How to do it...

  1. To install MXNet on Ubuntu with GPU support, we can use the command in the terminal:
pip install mxnet-cu80==0.11.0

For other platforms and non-GPU support, have a look at

  1. Next, we are ready to import mxnet in our Python environment:
  1. We create some simple dummy data that we assign to the GPU and CPU:
import numpy as np
x_input = mx.nd.empty((1, 5), mx.gpu())
x_input[:] = np.array([[1,2,3,4,5]], np.float32)

y_input = mx.nd.empty((1, 5), mx.cpu())
y_input[:] = np.array([[10, 15, 20, 22.5, 25]], np.float32)
  1. We can easily copy and adjust the data. Where possible MXNet will automatically execute operations in parallel:
w_input = x_input
z_input = x_input.copyto(mx.cpu())
x_input += 1
w_input /= 2
z_input *= 2
  1. We can print the output as follows:
  1. If we want to feed our data to a model, we should create an iterator first:
batch_size = 1
train_iter =, y_input, batch_size, shuffle=True, data_name='input', label_name='target')
  1. Next, we can create the symbols for our model:
X = mx.sym.Variable('input')
Y = mx.symbol.Variable('target')
fc1 = mx.sym.FullyConnected(data=X, name='fc1', num_hidden = 5)
lin_reg = mx.sym.LinearRegressionOutput(data=fc1, label=Y, name="lin_reg")
  1. Before we can start training, we need to define our model:
model = mx.mod.Module(
    symbol = lin_reg,
    label_names = ['target']
  1. Let's start training:,
            optimizer_params={'learning_rate':0.01, 'momentum': 0.9},
            batch_end_callback = mx.callback.Speedometer(batch_size, 2))
  1. To use the trained model for prediction we:


We've shortly introduced the MXNet framework. In this introduction, we've demonstrated how easily one can assign variables and computations to a CPU or GPU and how to use the Symbol interface. However, there is much more to explore and the MXNet is a powerful framework for building flexible and efficient deep learning models.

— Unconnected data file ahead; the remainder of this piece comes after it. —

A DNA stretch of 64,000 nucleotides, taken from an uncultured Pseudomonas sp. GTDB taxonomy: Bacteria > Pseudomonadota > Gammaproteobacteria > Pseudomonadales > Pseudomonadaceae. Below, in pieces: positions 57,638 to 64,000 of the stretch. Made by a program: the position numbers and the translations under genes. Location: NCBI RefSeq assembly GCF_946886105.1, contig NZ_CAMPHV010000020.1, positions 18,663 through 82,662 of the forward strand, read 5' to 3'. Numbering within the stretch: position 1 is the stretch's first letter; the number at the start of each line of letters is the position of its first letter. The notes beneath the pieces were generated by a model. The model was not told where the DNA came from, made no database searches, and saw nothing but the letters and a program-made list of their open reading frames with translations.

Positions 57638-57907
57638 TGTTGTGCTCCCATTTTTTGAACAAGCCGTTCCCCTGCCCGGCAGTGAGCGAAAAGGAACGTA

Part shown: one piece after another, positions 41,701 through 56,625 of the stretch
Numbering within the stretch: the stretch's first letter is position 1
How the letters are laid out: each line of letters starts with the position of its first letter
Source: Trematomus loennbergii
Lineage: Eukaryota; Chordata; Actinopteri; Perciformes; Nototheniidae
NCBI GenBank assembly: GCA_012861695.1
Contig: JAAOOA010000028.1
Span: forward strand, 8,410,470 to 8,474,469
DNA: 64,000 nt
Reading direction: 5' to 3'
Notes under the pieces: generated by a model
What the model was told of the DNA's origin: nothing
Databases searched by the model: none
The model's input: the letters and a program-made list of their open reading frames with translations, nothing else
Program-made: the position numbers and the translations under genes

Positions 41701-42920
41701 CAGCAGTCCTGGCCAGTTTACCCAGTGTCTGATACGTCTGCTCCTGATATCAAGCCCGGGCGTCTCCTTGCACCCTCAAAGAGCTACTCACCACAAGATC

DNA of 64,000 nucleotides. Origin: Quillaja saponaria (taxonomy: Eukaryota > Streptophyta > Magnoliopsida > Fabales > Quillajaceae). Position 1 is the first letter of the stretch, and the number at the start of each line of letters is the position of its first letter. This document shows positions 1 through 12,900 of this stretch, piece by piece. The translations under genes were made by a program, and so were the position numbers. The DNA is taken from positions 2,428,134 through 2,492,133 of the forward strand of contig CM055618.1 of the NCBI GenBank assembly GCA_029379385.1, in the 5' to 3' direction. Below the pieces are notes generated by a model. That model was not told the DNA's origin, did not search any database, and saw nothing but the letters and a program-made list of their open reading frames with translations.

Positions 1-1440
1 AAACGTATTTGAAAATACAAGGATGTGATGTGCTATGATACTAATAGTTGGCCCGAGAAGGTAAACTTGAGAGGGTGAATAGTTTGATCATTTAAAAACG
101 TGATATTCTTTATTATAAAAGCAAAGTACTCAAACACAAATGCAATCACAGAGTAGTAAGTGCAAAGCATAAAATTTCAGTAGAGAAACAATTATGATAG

Defining networks using simple and efficient code with Gluon

The newest addition to the range of deep learning frameworks is Gluon. Gluon is recently launched by AWS and Microsoft to provide an API simple, easy-to-understand code without the loss of performance. Gluon is already included in the latest release of MXNet and will be available in future releases of CNTK (and other frameworks). Just like Keras, Gluon is a wrapper around other deep learning frameworks. The main difference between Keras and Gluon, is that Gluon will (at first) focus on imperative frameworks. 

How to do it...

  1. At the moment, gluon is included in the latest release of MXNet (follow the steps in Building efficient models with MXNet to install MXNet). 
  2. After installing, we can directly import gluon as follows:
from mxnet import gluon
  1. Next, we create some dummy data. For this we need the data to be in MXNet's NDArray or Symbol:
import mxnet as mx
import numpy as np
x_input = mx.nd.empty((1, 5), mx.gpu())
x_input[:] = np.array([[1,2,3,4,5]], np.float32)

y_input = mx.nd.empty((1, 5), mx.gpu())
y_input[:] = np.array([[10, 15, 20, 22.5, 25]], np.float32)
  1. With Gluon, it's really straightforward to build a neural network by stacking layers:
net = gluon.nn.Sequential()
with net.name_scope():
    net.add(gluon.nn.Dense(16, activation="relu"))
  1. Next, we initialize the parameters and we store these on our GPU as follows:
net.collect_params().initialize(mx.init.Normal(), ctx=mx.gpu())
  1. With the following code we set the loss function and the optimizer:
softmax_cross_entropy = gluon.loss.SoftmaxCrossEntropyLoss()
trainer = gluon.Trainer(net.collect_params(), 'adam', {'learning_rate': .1})
  1. We're ready to start training or model:
n_epochs = 10

for e in range(n_epochs):
    for i in range(len(x_input)):
        input = x_input[i]
        target = y_input[i]
        with mx.autograd.record():
            output = net(input)
            loss = softmax_cross_entropy(output, target)


We've shortly demonstrated how to implement a neural network architecture with Gluon. Gluon is a powerful extension that can be used to implement deep learning architectures with clean code. At the same time, there is almost no performance loss when using Gluon.


About the Author

  • Indra den Bakker

    Indra den Bakker is an experienced deep learning engineer and mentor. He is the founder of 23insights—part of NVIDIA's Inception program—a machine learning start-up building solutions that transform the world’s most important industries. For Udacity, he mentors students pursuing a Nanodegree in deep learning and related fields, and he is also responsible for reviewing student projects. Indra has a background in computational intelligence and worked for several years as a data scientist for IPG Mediabrands and Screen6 before founding 23insights.

    Browse publications by this author